I was watching the HBO Series Westworld (highly recommended) recently at the time of writing this post, and one of the points made Anthony Hopkins character was that the entirety of life’s evolution and natural selection has been born of mistakes. It is from mistakes the we become better and recognize our weak points.
Does this mean “learn from your mistakes?” Actually, not exactly, a mistake’s usefulness is recognizing that something didn’t work, but it doesn’t require further analysis, you just need to know “Oh, not that” and move on. Focus on what you are listening to or reading and you will naturally get better, maybe eventually even becoming good. Input is always the way forward when it comes to improving in language acquisition.
You know what you’ll never be? Perfect.
Photo credit: mugwumpian on Visual Hunt / CC BY
I really hate the idea of perfection. Perfection is boring. Mistakes are fun, and you can just laugh them off, and remind yourself what an interesting thing it is to use this weird meat computer in our skull to try and solve things. Having a standard of perfection WILL stop you from ever being good, because it is an unattainable goal that pits you against your inevitable IM-perfection.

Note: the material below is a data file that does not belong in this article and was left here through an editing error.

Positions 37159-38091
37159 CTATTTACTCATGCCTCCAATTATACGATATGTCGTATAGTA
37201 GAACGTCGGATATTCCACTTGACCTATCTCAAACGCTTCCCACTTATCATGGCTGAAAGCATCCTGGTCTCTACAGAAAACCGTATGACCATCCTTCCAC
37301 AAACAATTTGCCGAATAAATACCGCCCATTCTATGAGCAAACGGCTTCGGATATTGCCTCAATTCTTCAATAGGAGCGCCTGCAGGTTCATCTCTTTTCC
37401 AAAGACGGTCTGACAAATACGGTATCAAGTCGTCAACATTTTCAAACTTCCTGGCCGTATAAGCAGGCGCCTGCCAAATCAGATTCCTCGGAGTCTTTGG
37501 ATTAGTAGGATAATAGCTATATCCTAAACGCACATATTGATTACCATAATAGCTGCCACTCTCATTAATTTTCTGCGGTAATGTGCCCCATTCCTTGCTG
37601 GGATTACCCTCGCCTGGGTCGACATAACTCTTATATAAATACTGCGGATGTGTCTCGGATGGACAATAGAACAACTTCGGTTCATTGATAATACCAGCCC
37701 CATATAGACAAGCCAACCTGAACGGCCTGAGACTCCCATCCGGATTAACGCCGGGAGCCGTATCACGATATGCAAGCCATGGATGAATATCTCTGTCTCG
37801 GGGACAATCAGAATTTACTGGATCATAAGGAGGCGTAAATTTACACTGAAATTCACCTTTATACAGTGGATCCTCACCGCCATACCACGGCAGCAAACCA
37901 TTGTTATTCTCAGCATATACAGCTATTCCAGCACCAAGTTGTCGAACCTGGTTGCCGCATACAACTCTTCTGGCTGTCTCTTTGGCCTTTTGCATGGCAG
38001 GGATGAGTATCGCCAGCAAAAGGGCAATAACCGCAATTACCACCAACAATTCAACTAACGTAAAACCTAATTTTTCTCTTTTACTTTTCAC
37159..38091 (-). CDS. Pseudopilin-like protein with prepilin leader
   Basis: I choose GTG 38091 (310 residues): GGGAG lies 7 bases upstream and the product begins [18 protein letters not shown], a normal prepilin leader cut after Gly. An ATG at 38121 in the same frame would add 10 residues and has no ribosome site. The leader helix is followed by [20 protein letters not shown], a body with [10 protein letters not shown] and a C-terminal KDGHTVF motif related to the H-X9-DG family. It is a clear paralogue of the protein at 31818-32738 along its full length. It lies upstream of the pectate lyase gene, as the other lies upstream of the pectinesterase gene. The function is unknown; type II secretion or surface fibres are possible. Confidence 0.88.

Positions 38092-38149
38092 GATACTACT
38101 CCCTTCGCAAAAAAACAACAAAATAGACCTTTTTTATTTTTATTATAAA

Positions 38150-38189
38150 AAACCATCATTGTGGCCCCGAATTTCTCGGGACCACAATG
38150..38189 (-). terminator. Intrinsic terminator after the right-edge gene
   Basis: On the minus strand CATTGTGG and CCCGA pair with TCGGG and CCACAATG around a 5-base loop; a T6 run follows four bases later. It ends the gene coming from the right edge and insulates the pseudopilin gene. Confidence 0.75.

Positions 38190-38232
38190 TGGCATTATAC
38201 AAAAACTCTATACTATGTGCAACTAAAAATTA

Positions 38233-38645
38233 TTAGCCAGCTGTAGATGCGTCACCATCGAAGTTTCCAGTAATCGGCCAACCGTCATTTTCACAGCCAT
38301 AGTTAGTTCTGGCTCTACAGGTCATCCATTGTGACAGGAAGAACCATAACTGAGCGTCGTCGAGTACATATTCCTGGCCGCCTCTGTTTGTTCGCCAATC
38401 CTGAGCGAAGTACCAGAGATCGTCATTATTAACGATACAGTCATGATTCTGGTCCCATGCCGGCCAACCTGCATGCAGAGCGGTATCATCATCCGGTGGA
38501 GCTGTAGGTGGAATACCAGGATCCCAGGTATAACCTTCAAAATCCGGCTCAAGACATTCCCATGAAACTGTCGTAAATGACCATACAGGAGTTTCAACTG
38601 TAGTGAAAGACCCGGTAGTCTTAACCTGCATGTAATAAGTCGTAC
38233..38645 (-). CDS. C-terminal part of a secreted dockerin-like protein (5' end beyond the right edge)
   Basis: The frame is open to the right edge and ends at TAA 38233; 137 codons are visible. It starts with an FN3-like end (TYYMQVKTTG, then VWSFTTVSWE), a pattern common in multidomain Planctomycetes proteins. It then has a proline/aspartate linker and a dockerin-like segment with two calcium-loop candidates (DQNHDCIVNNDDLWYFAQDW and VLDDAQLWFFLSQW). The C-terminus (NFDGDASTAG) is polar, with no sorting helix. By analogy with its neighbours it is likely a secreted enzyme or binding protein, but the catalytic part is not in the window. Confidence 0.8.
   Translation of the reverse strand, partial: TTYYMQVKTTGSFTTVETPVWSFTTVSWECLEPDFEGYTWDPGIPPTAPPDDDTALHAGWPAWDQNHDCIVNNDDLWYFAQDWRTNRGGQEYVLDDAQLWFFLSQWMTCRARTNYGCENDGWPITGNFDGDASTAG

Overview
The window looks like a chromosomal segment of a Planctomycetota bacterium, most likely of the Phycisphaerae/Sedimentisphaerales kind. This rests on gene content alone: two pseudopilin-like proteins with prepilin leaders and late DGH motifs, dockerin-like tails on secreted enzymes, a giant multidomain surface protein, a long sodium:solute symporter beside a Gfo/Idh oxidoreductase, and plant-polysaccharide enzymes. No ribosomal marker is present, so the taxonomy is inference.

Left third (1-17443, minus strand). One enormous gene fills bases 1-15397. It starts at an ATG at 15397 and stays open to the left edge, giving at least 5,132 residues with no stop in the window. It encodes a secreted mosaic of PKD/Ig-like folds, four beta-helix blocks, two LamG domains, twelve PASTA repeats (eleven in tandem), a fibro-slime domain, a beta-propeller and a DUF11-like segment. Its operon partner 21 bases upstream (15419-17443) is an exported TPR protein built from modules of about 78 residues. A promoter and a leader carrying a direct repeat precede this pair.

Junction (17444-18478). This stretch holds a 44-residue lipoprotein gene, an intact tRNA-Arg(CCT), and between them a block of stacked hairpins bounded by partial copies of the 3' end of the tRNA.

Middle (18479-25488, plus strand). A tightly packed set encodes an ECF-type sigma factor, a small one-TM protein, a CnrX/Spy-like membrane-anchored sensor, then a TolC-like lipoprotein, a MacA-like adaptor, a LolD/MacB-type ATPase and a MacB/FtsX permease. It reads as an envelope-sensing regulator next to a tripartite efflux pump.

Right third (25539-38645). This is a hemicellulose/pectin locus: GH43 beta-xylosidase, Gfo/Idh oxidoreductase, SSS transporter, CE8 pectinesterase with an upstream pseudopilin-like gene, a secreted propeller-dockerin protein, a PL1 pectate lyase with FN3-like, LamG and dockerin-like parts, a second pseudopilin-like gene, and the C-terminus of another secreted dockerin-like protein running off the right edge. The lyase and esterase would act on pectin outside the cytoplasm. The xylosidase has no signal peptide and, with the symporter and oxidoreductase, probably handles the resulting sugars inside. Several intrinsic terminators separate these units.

When you are going to speak with someone in Chinese, relax and get ready to enjoy your various mistakes. Ask you friends, “Oh, can I say this?” or “How do you guys say X?” Make fun of yourself. Be fine with listening. Repeat things people just said and say “did I say that right? what’s that mean?” Throw out ideas of perfection, and you are getting rid of one of your greatest barriers not only to fluency, but just enjoying yourself.